18 Aug 2022

Health and Safety Authority issues Storm Lorenzo warning to workers and farmers

hurrican lorenzo storm met office met éireann

Health and Safety Authority warns on danger posed by fallen trees after Storm Lorenzo

Workers and farmers have been warned about Storm Lorenzo especially the risk posed by fallen trees by the Health and Safety Authority

With winds of up to 120kph forecast for Ireland today, the Health and Safety Authority (HSA) is warning that dangers linger long after an extreme weather event passes, especially for those using chainsaws.

Many workers particularly those involved in storm repair, construction, farming and transportation will be facing increased hazards.

Two people were killed during Storm Ophelia while cutting and clearing windblown trees.

HSA assistant chief executive Mark Cullen warned people planing to clear trees.

“Many owners of chainsaws only use them occasionally and may lack the training, experience and knowledge required for certain tasks.

“As most trees are still in full leaf, there is a high risk that there will be a significant number of fallen trees and branches as a result of the high winds. Windblown trees are particularly dangerous and unpredictable and should only be dealt with by competent and experienced chainsaw operators,” he added.

The HSA has issued the following guidance to workers ahead of the arrival of Storm Lorenzo:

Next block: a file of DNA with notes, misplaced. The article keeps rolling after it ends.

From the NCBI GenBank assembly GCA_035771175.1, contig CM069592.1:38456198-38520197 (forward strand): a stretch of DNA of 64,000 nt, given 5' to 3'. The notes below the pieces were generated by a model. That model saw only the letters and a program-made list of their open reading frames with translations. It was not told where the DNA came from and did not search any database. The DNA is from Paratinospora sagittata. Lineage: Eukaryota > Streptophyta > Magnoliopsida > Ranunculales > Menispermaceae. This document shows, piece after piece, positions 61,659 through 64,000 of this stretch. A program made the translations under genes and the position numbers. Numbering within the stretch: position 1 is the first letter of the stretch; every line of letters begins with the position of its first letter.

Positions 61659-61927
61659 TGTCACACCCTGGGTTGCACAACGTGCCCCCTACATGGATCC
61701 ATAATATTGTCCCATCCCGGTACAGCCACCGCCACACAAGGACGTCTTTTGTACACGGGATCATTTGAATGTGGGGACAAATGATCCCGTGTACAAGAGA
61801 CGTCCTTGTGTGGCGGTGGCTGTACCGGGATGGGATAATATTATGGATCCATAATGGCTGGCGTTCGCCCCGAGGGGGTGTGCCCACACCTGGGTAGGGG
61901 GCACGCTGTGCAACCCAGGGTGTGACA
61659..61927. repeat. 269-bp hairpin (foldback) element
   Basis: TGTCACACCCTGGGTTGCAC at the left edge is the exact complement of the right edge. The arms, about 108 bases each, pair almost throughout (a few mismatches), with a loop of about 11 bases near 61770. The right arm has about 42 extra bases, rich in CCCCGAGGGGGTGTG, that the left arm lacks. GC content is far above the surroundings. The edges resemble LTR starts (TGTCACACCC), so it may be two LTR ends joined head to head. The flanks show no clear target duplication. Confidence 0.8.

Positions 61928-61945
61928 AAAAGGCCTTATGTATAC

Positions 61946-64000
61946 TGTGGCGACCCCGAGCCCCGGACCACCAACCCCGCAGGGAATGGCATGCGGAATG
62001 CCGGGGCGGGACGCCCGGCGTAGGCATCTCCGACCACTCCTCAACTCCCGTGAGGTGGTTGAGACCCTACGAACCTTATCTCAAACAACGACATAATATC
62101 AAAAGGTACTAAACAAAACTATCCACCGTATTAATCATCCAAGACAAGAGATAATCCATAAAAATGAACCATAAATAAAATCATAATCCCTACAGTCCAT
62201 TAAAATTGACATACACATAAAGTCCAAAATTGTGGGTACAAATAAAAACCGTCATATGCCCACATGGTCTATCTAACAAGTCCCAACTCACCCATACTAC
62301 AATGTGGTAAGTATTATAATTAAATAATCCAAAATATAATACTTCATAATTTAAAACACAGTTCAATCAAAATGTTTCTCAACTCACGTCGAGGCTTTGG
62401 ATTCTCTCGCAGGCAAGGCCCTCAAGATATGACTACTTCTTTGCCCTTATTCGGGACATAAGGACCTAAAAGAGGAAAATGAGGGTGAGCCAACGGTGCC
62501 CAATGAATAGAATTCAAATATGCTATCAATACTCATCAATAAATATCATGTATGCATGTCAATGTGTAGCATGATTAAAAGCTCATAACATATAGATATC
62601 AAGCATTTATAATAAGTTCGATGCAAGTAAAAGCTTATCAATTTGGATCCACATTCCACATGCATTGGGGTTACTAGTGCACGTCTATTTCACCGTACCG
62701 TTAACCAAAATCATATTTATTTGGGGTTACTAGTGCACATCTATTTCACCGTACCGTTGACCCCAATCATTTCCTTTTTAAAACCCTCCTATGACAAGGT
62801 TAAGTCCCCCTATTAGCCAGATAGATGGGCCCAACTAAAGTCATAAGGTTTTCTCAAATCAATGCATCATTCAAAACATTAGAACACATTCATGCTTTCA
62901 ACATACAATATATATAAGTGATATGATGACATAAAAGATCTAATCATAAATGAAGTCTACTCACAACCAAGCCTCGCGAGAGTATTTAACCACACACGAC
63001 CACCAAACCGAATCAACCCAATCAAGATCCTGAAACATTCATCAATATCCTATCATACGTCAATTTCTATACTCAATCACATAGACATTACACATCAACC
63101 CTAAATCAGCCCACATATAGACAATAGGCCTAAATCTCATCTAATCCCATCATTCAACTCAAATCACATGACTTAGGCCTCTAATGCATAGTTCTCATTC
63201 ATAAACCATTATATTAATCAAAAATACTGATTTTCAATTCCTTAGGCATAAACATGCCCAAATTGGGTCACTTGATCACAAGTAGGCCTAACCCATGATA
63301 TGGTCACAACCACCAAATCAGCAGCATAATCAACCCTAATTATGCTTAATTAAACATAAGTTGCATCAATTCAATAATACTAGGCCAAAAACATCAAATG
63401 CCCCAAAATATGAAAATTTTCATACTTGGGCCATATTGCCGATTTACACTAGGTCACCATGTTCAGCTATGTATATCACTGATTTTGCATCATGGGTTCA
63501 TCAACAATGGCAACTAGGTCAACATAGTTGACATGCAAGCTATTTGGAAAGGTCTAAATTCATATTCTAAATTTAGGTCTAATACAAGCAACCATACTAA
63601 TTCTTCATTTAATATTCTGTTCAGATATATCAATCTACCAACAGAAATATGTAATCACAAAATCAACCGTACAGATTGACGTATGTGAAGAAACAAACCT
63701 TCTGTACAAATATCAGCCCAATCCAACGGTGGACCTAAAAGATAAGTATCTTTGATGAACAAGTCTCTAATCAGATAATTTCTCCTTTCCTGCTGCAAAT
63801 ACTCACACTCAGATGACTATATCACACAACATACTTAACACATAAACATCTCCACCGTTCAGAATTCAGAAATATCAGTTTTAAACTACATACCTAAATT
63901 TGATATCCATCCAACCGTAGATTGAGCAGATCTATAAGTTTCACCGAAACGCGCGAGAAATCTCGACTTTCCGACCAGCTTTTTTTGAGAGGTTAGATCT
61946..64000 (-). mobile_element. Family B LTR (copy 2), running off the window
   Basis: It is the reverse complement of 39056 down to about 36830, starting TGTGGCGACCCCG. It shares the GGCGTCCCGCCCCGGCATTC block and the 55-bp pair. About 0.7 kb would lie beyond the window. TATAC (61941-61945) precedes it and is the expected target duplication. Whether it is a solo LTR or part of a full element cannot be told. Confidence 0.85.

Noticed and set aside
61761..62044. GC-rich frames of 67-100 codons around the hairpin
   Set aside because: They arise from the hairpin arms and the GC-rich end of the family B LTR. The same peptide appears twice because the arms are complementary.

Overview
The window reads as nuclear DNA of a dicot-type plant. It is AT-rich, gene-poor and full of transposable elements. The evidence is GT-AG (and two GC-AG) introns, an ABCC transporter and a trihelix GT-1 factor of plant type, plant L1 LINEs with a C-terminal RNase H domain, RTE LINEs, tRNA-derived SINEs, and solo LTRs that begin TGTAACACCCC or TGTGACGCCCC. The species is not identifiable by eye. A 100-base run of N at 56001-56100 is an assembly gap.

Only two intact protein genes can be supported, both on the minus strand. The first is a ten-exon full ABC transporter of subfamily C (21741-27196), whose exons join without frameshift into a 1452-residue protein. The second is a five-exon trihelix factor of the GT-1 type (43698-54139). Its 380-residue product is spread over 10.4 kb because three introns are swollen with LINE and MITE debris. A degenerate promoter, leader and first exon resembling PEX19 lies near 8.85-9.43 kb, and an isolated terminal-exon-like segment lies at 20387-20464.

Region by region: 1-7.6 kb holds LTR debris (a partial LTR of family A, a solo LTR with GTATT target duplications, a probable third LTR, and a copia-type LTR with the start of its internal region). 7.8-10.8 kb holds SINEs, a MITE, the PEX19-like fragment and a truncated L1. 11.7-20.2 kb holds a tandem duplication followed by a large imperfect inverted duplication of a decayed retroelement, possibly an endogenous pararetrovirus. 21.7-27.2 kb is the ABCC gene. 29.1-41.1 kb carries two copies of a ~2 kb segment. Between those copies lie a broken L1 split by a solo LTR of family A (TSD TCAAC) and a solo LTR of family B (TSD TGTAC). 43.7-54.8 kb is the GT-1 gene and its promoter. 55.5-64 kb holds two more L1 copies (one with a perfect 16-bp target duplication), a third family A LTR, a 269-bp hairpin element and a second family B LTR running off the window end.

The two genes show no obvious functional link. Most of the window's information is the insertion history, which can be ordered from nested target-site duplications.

The most common cause of fatalities in clearing fallen trees and branches using chainsaws arises from the high risk of being struck by falling trees or branches during clean-up operations.

Only those with appropriate training in the use of chainsaws should operate chainsaws
Never work on your own
Ensure that bystanders are at a safe distance from cutting activities
Wear suitable head and face guard protection
Wear a high-visibility jacket, and protective clothing
Do not walk or work under unstable windblown trees
Tell someone your estimated time of return.
The HSA is advising anyone encountering fallen trees not to try to clear or fell such trees. Instead, they should contact their local authority who have expert trained crews with specialist equipment to deal with storm damaged and windblown trees.

Working at height

Any work at height, such as repair of overhead lines or the roofs of farm buildings, should also be undertaken with extreme caution in mind. Repair of roofs should only be done after Storm Lorenzo has been cleared and a risk assessment has been carried out.

All work at height must be properly planned and organised, the correct equipment should be used, and anyone working at height must be competent to do so.


Work activity in the agriculture sector will be severely hampered by the storm, and the HSA is advising farmers to take precautions and make their personal safety paramount.

Also it is important to have a fully charged mobile phone and a torch, even if just going out to feed animals in sheds or to carry out milking. Pathways to machinery and sheds should be cleared to reduce the risk of slips and falls.

Further information can be found on the HSA website on or phone 1890 289 389.

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